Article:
Monday, May 4, 2015


Purdue group 2014

Having Purdue University students visit every year is not only a pleasure to us at Amara but also a privilege to school students in Taita Taveta County.

A vast majority of Kenyan children have never seen an elephant before or a lion, or even the most common of wildlife species. Entering a Park requires a vehicle and the ability to pay entrance fees for the people and that vehicle. For most living on the boundaries of the rural Parks, these are costs that cannot ever be met. Being able to go into the Parks and see wildlife and the landscapes are life-altering events for the children.

For this reason Amara arranges free field trips into Tsavo East and West National Parks whenever we are able to fund them. We enroll the kids and their school in Wildlife Clubs of Kenya, so they have a local wildlife club of their own. It also provides reduced entry fees into the Parks. Seeing wild animals in their own habitat helps the children to understand the fascinating and vital heritage we have and gives them a strong understanding of the importance of protecting the wildlife.

Play time with the kids

This year students from the University will be taking Mbela Secondary students on an all-day game drive into Tsavo West National Park. They will visit the school prior to the trip where we will show them how Amara does its work. The school is located in Kishushe just bordering Mbulia Conservancy. The community-owned Conservancy, managed by African Territories has a beautiful lodge named Kipalo Hills, where the US students will stay during their visit.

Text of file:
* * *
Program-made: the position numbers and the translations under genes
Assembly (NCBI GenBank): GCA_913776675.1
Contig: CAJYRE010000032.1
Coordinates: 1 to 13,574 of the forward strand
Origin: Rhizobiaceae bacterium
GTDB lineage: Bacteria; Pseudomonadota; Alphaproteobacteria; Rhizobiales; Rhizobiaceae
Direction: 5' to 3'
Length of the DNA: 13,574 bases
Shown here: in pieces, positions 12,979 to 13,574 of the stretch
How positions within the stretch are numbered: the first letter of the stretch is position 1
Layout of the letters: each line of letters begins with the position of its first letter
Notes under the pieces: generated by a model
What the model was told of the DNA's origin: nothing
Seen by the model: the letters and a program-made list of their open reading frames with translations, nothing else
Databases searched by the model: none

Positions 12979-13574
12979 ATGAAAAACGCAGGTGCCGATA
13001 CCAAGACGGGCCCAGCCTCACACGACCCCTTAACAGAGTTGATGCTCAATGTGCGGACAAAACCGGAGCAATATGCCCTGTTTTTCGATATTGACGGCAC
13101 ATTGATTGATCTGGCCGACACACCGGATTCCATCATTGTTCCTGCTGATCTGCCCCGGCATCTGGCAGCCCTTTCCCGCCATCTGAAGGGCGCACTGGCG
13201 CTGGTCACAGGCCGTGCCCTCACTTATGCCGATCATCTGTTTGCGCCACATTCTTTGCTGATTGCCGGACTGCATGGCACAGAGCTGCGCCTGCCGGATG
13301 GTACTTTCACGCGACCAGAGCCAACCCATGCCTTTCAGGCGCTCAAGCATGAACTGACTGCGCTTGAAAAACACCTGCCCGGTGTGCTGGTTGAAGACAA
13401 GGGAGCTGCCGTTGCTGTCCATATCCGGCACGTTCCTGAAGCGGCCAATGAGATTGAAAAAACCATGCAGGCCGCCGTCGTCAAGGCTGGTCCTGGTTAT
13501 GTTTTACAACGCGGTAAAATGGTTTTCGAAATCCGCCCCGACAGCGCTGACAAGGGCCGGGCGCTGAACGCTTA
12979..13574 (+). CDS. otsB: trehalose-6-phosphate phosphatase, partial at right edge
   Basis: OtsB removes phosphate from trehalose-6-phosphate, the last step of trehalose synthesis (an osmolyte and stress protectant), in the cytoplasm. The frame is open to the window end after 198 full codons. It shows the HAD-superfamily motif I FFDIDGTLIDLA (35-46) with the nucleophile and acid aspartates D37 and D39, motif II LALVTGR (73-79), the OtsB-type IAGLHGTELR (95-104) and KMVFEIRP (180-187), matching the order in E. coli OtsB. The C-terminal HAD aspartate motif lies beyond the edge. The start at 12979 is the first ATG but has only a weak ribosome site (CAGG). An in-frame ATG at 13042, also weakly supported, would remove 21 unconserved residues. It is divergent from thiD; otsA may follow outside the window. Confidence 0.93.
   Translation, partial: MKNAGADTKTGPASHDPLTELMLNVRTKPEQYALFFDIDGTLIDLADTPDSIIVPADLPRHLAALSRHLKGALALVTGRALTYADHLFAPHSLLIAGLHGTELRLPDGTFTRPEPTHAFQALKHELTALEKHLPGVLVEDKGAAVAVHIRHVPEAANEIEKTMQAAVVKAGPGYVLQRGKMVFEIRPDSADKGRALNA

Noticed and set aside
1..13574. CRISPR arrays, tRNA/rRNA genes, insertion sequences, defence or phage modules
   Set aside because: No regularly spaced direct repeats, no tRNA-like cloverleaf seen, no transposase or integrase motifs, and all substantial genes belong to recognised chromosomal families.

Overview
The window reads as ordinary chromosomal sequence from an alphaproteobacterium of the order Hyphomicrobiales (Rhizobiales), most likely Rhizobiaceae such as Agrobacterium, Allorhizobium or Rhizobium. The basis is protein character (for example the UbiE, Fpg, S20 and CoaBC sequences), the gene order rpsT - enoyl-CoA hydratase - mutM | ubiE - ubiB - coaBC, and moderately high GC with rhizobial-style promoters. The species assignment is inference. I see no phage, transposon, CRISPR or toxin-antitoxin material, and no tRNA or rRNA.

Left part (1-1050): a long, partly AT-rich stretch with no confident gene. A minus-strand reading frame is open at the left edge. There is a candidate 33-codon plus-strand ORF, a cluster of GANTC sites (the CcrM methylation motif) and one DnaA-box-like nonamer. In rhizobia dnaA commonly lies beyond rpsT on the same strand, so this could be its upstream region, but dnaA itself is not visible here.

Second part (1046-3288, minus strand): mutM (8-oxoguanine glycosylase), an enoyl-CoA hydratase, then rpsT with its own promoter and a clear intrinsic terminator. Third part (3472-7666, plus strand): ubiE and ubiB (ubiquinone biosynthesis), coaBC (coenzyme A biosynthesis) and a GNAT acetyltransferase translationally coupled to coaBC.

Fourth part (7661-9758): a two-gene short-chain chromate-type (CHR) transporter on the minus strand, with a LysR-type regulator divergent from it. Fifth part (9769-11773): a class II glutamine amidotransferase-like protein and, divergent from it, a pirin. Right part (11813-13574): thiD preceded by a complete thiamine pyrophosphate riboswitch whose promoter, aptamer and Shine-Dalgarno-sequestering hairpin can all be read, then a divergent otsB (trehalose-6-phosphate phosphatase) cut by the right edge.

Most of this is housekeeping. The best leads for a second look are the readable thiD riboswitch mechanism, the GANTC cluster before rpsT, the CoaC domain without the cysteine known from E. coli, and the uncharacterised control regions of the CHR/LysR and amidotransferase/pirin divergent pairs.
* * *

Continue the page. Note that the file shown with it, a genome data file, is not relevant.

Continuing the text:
On the final day with Purdue students, we will have an interschool soccer match competing with three other schools around the Conservancy. The winning team/ school will be handed gifts brought by the kids from Purdue.

Last year Purdue students visited Ore and Mlilo Primary Schools. We also planted tree seedlings at Ore. They saw the joy in the faces of the young kids, and their eagerness to learn and mingle with the University students. They even performed a traditional Taita song and dance for us. It is a memory forever etched in the hearts of the Purdue students, and one the Kenyan kids will treasure forever.

Shetani lava in Tsavo West

Viewing Mzima Springs

Ore primary school entertaining the university kids.

Group photo: Mzima springs (Tsavo West)

We believe that exposing young school kids to wildlife in such a positive way, helps them grow to respect and value conservation in their daily lives.

We welcome everyone on board to assist us with making this once in a lifetime opportunity available to the young generation! Amara would like to be able to give every single student in the Tsavo Conservation Area the opportunity to visit the parks. The impact of that would be enormous!


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